How Do You Spell ZELDA?

Pronunciation: [zˈɛldə] (IPA)

Zelda is a name that is often misspelled due to the unusual combination of letters. The correct spelling of Zelda is /ˈzɛldə/. The first syllable is pronounced like the first two letters of "zero" followed by "ld" sound. The second syllable is pronounced like "duh" but with an "el" sound instead of "uh". It's important to remember that the letter "Z" is pronounced as "zed" in many countries outside of the United States, which could lead to a different spelling pronunciation.

ZELDA Meaning and Definition

  1. Zelda is a proper noun that has various meanings and associations, primarily known for being a name attributed to characters in fiction, most famously in video games. One of the most prominent references to Zelda is in the context of popular video game series, "The Legend of Zelda," created by Shigeru Miyamoto and Takashi Tezuka. This action-adventure game series, developed and published by Nintendo, features a hero named Link embarking on quests to rescue a princess named Zelda from the clutches of an evil antagonist named Ganondorf.

    Beyond the video game realm, Zelda can also be a given name or a nickname for individuals. It has roots in Yiddish and German, meaning "blessed" or "happy." This feminine name gained popularity during the early 20th century and was associated with the well-known American author Zelda Fitzgerald, wife of renowned writer F. Scott Fitzgerald.

    Furthermore, "Zelda" can also refer to other fictional characters or entities unrelated to gaming or individuals. It may be used to describe a mystical or enchanting figure, often with magical or otherworldly powers. Additionally, the term "Zelda" has occasionally been used anecdotally as a slang term to describe someone who is considered exceptionally intelligent or skillful in a particular area. Nonetheless, due to its wide range of uses and associations, the context in which "Zelda" is mentioned determines the intended meaning.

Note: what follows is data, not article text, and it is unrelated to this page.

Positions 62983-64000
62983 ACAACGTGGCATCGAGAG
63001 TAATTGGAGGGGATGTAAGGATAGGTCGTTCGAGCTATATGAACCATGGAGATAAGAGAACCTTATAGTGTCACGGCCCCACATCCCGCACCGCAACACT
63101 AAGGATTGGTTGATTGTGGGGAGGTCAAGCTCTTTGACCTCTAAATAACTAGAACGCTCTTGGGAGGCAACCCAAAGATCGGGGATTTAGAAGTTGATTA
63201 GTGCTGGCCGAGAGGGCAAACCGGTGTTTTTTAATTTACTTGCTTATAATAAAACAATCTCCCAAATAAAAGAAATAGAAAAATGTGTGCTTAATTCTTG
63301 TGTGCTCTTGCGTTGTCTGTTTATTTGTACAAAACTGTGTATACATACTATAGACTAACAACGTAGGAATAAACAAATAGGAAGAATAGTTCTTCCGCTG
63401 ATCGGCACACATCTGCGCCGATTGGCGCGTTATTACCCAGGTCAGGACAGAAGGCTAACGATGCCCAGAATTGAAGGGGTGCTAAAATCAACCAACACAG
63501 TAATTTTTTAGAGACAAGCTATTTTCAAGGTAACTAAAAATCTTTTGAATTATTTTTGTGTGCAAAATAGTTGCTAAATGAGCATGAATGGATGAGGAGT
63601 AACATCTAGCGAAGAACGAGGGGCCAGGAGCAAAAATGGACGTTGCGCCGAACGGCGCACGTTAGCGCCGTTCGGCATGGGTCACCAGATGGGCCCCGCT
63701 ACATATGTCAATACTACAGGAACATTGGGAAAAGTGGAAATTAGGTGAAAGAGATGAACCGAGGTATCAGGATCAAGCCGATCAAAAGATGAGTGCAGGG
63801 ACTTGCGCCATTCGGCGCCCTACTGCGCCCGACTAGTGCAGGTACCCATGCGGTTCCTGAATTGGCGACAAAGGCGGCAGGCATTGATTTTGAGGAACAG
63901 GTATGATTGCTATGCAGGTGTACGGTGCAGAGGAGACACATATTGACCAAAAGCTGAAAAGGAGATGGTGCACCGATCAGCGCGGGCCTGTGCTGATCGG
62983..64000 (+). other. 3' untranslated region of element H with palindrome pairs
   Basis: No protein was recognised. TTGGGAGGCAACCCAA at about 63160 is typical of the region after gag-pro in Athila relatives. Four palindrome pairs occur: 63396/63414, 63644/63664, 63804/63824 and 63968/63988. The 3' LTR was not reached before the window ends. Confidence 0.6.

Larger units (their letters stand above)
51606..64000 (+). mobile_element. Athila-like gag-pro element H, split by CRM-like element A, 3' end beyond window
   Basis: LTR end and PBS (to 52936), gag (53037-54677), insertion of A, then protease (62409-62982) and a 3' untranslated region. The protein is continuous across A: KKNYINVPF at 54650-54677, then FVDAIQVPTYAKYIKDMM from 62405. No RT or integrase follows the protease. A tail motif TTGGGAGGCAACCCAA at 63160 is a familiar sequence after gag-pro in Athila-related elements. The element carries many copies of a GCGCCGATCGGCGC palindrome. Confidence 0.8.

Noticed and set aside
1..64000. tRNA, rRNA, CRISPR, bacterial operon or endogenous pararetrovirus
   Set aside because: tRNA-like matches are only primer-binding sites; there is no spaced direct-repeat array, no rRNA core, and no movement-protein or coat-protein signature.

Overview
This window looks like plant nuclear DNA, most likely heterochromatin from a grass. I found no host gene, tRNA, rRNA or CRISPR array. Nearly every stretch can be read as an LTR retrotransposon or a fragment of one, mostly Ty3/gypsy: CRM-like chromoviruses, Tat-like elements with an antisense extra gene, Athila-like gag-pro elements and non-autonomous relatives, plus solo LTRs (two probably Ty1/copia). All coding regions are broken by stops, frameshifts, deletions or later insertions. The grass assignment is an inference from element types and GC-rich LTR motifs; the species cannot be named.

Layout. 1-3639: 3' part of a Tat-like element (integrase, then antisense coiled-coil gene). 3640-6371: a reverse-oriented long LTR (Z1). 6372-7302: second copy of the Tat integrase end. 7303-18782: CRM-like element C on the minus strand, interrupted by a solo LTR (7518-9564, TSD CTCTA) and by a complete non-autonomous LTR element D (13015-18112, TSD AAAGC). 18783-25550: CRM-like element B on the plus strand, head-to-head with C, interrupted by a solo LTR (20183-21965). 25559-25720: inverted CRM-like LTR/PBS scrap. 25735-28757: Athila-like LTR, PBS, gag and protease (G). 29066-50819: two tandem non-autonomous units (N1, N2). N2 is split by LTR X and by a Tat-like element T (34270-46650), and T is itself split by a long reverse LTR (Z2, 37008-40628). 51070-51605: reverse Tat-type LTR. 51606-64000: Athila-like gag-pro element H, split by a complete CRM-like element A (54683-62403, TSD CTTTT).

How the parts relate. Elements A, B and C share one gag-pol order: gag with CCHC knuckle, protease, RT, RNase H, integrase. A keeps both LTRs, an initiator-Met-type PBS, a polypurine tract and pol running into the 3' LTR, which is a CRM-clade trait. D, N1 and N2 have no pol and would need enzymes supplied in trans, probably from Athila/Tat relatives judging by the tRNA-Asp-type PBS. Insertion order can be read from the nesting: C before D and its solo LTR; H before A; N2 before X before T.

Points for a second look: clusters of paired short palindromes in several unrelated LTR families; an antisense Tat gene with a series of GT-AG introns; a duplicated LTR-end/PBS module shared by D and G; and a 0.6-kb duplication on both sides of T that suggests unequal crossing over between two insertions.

Common Misspellings for ZELDA

Etymology of ZELDA

The word "Zelda" has an uncertain etymology. It is derived from the Yiddish name "Zelde", which is a variant of "Grizelda", a name of Germanic origin meaning "gray battle". However, "Zelda" gained significant popularity as a given name following its use in F. Scott Fitzgerald's novel "The Great Gatsby" (1925). Fitzgerald used the name for one of the characters, Zelda Sayre, who was also his wife. The name Zelda enjoyed a substantial increase in usage after the novel's publication, becoming associated with the glamorous and carefree lifestyle portrayed in the story.

Similar spelling words for ZELDA


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